A Journey into the Teaching Experience

A site maintained by teachers for teachers

The Hole in the Wall

An image of Sugata Mitra - TED TalkHave you ever heard Prof. Sugata Mitra talk about his experiments? Prof Mitra has been my constant inspiration. An important insight which Prof Mitra reports on, is: “If children have interest, then Education happens”. No matter how many resources we might use, no matter how many fancy tools or gizmos we buy for our classrooms, unless we stimulate interest – there will be no education and much less learning.

Prof. Mitra called his experiments “The Hole in the Wall” – and I would strongly suggest that you follow his discussions about the how and why he did these experiments and more importantly how it affected education? I would also invite anyone to think about how his experiments can be adapted to the classroom? What can someone do to follow in Prof. Mitra’s steps?

Link: Sugata Mitra – The Child Driven Education

Advertisements

3 comments on “The Hole in the Wall

  1. sarahbuttigieg12
    October 30, 2013

    He carried out some very interesting experiments which really caught my interest!! And they led to very convenient conclusions. What I found as astonishing is how these children who did not understand a word in English have understood some very difficult things through the use of computer without any tutor or anything. This shows us how technology can be used by the students to learn and gain knowledge alone. In class what I think we as teacher can do is leave the students on their own to experiment and we just give them that extra push that they need, and this will eventually lead, similar to those students experimented upon, to look up for more information, be more interested and involve themself. “Children learn to do according to what they want to learn to do.” Children learnt how to use the computer without anybody telling them. The same can happen in class; students can do their research come up with results and this interest and increases their curiosity to search for more. As Dr.Sugata Mitra said today we have stumbled across a self-structured system. Technology is that system, from which everybody regardless where they live and they type of language they speak, can learn from it without any external interventions. What looks impossible to do, can eventually, with effort and motivation be done. It needs to come from the student`s willingness, ability and want, to discover and learn new things. “It is a question of attitude and not technology.”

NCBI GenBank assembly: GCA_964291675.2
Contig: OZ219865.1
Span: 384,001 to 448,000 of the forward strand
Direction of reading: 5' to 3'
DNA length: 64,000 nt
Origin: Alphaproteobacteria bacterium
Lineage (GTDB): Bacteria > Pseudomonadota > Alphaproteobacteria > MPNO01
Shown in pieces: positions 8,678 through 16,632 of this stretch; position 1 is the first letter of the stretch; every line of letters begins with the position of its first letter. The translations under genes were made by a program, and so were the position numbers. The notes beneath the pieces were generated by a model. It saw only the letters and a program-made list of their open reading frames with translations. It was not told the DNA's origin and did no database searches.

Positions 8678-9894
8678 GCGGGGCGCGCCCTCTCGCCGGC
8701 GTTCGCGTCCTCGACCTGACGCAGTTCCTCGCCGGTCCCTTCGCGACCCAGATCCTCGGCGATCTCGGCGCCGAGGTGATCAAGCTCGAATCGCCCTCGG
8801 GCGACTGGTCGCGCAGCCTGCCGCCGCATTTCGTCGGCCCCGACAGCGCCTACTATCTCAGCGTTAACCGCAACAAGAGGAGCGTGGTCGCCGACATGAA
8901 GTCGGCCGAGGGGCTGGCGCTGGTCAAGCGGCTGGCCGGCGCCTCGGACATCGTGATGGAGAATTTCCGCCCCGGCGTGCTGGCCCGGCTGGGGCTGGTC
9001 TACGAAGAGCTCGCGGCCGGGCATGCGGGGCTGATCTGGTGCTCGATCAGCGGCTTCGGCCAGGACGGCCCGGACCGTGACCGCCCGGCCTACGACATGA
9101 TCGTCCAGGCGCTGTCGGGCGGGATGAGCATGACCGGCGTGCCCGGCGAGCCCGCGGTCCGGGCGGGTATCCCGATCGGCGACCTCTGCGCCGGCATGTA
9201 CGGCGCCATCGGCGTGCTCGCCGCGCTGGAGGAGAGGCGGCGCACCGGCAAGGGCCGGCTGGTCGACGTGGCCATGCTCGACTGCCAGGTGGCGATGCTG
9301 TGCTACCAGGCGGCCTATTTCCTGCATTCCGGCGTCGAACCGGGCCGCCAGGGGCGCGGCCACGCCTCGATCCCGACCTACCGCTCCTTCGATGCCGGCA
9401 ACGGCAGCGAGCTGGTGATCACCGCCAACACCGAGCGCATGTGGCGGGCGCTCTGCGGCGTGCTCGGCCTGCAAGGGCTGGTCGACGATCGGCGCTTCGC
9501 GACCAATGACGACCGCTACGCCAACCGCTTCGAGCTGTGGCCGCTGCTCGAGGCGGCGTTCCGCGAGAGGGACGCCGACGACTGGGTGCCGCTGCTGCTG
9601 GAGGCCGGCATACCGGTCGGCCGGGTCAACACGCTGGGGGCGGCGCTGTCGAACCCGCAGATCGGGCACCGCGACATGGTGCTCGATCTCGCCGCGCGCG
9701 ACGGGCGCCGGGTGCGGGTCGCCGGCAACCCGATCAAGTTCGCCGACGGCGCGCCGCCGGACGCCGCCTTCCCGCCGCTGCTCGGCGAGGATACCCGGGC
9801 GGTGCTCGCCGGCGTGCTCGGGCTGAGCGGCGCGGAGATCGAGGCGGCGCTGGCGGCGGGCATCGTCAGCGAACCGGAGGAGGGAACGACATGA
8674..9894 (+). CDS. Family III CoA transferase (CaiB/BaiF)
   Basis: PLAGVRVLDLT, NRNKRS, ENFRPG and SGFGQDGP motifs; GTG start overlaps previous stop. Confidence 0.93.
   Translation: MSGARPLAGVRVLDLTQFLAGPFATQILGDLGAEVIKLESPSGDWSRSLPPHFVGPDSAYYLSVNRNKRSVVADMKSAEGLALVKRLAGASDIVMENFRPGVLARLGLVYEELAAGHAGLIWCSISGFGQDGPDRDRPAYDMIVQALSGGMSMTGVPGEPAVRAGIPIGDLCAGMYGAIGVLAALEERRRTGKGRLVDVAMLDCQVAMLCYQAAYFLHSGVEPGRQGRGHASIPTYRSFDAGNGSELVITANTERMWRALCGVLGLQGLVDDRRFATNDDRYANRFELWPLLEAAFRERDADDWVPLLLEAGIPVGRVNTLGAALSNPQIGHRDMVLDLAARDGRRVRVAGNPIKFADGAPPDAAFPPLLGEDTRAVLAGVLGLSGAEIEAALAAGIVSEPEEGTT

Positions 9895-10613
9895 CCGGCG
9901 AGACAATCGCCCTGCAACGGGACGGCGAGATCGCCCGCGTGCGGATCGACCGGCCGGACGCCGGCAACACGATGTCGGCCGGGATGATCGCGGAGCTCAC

2. berniceschembri12
    November 6, 2013

    The results that he achieved with his experiments are unbelievable! I found it really amazing seeing children who never saw technology and does not even understand English, were able to learn alone. Let alone our students what they can do without the help of the teacher, as they are familiar with various types of technology! I agree with the above comment, that we should leave students experiment by themselves and just lead them to where they want to end. The fact there is the teacher always for help, encourages them to try harder because if they are stuck, she could give them that little push.

    As Dr.Sugata Miudtra said, students have to be interested in order to learn and I strongly agree with that. Students can find knowledge everywhere because of the internet , so unless teachers are going to make their learning fun, they cannot make students learn.

  3. mariamicallef
    November 13, 2013

    That was really innovative and inspiring and it really shows that its attitude that affects how much we learn. As the previous comment said, teachers have to make the learning fun by making the lessons as interesting as possible and inspiring them so much that when they go back home they are willing to learn more on the subject.

    Furthermore, teachers have to keep in mind that children are able to learn autonomously as seen in Dr. Sugata Mitra’s video. Those children didn’t have anyone to guide them but they were still able to accomplish results. They were able to learn something new with the help of each other.

    I think an example of how we can follow on Dr. Mitra’s steps is by not expecting our students to learn and know everything. For instance, why do I have to know which countries have the most fossil fuel emissions by memory, when I could just go on the internet and search for it? It is more fruitful to show the students that if they have access to an unlimited amount of information then they should use it to learn from it. Not by memory, but by discovering and understanding it and maybe use it in a productive way in their future.

Leave a Reply

Fill in your details below or click an icon to log in:

WordPress.com Logo

You are commenting using your WordPress.com account. Log Out / Change )

Twitter picture

You are commenting using your Twitter account. Log Out / Change )

Facebook photo

You are commenting using your Facebook account. Log Out / Change )

Google+ photo

You are commenting using your Google+ account. Log Out / Change )

Connecting to %s

Information

This entry was posted on October 29, 2013 by in education, reflection.
Bryan Alexander

Futurist, educator, speaker, writer

Flagro

Christopher Felix Bezzina

Disrupting Education

Higher Education in the Digital Age

TED Blog

The TED Blog shares interesting news about TED, TED Talks video, the TED Prize and more.

Not Banjaxed...Yet

give it time

MOERG: Play, Games and Context for Learning

Research and practice in the use of play and games for adult learning

Individual Empowerment

Healing Tools for People Who Are Becoming the Change They Want to See

PAXsims

Conflict simulation, peacebuilding, and development

%d bloggers like this: